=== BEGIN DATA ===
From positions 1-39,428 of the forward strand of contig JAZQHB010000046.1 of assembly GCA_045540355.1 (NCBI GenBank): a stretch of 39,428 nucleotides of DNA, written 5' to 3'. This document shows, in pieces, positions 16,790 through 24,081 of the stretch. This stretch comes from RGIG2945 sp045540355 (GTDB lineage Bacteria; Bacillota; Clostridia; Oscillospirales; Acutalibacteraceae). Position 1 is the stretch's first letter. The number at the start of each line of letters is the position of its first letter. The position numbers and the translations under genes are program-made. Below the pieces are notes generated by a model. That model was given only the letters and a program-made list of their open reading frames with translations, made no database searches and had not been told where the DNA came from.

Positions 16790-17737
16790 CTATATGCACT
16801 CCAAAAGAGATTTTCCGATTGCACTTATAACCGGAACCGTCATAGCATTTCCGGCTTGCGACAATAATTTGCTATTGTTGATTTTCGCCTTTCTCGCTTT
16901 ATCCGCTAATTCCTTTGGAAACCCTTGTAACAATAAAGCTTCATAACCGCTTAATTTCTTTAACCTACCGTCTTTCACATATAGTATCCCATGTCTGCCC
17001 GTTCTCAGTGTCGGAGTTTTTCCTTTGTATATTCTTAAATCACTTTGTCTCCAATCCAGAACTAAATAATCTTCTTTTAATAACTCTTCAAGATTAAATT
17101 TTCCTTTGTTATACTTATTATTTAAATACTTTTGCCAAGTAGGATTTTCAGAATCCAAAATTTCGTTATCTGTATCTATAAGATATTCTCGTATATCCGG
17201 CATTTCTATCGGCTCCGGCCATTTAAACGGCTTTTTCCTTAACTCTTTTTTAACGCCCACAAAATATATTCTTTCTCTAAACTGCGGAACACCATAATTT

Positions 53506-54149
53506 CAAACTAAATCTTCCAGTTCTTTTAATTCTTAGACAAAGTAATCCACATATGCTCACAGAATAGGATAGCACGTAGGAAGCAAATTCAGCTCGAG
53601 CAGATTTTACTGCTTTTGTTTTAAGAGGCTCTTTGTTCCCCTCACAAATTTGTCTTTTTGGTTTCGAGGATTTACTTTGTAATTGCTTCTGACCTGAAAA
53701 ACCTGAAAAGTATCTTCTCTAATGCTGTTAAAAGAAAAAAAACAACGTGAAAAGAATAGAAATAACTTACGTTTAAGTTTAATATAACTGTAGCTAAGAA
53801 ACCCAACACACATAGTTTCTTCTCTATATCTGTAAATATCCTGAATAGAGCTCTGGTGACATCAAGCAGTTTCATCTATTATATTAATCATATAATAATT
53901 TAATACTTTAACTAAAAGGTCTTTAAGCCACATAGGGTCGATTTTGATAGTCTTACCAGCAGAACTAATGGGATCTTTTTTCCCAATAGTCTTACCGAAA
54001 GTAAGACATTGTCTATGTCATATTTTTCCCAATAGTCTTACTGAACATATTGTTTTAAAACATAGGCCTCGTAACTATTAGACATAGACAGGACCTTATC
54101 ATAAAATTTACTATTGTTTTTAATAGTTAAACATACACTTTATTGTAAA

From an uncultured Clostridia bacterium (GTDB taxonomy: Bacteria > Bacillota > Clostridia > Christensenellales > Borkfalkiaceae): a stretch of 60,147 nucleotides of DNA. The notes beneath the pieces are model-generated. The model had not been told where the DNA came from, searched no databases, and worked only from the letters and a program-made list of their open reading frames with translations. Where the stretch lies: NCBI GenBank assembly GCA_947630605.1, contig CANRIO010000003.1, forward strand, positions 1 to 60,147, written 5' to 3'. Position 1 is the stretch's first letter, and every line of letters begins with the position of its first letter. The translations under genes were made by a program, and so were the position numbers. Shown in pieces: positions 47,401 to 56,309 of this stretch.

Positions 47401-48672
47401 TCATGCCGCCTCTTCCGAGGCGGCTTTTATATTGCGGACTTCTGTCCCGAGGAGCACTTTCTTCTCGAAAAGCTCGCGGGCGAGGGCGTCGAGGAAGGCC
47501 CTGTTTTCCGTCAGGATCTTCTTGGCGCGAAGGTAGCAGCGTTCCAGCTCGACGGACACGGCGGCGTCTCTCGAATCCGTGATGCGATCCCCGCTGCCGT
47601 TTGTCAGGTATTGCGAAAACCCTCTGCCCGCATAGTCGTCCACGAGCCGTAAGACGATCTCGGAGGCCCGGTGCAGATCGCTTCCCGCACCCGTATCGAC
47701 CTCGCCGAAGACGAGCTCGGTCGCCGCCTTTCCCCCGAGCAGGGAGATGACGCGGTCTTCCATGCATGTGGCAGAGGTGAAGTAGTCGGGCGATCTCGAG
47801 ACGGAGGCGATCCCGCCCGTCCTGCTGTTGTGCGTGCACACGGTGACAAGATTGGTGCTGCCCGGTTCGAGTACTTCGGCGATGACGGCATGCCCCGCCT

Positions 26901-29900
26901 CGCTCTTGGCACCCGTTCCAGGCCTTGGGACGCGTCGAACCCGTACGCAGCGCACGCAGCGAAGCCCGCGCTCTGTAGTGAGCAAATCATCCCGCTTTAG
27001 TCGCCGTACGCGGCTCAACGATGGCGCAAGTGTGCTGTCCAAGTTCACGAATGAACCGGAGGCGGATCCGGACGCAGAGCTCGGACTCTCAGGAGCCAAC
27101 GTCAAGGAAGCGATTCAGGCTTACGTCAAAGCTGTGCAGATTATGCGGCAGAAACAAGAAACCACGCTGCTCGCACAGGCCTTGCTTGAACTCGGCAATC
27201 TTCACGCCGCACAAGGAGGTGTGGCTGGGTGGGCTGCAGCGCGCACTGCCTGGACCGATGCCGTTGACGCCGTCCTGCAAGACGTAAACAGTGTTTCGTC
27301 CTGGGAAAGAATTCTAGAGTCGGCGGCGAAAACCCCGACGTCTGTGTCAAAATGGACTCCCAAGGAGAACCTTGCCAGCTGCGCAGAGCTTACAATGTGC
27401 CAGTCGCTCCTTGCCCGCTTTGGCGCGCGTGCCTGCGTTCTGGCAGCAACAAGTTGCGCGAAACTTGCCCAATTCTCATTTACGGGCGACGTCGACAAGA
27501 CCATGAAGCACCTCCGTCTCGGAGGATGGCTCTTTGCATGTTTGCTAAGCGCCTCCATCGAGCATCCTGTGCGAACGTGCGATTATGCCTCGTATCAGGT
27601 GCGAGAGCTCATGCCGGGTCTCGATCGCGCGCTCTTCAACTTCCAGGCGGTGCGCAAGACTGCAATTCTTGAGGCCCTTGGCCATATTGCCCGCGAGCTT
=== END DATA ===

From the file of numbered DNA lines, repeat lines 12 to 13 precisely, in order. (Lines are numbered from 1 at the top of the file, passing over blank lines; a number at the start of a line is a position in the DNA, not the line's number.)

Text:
53701 ACCTGAAAAGTATCTTCTCTAATGCTGTTAAAAGAAAAAAAACAACGTGAAAAGAATAGAAATAACTTACGTTTAAGTTTAATATAACTGTAGCTAAGAA
53801 ACCCAACACACATAGTTTCTTCTCTATATCTGTAAATATCCTGAATAGAGCTCTGGTGACATCAAGCAGTTTCATCTATTATATTAATCATATAATAATT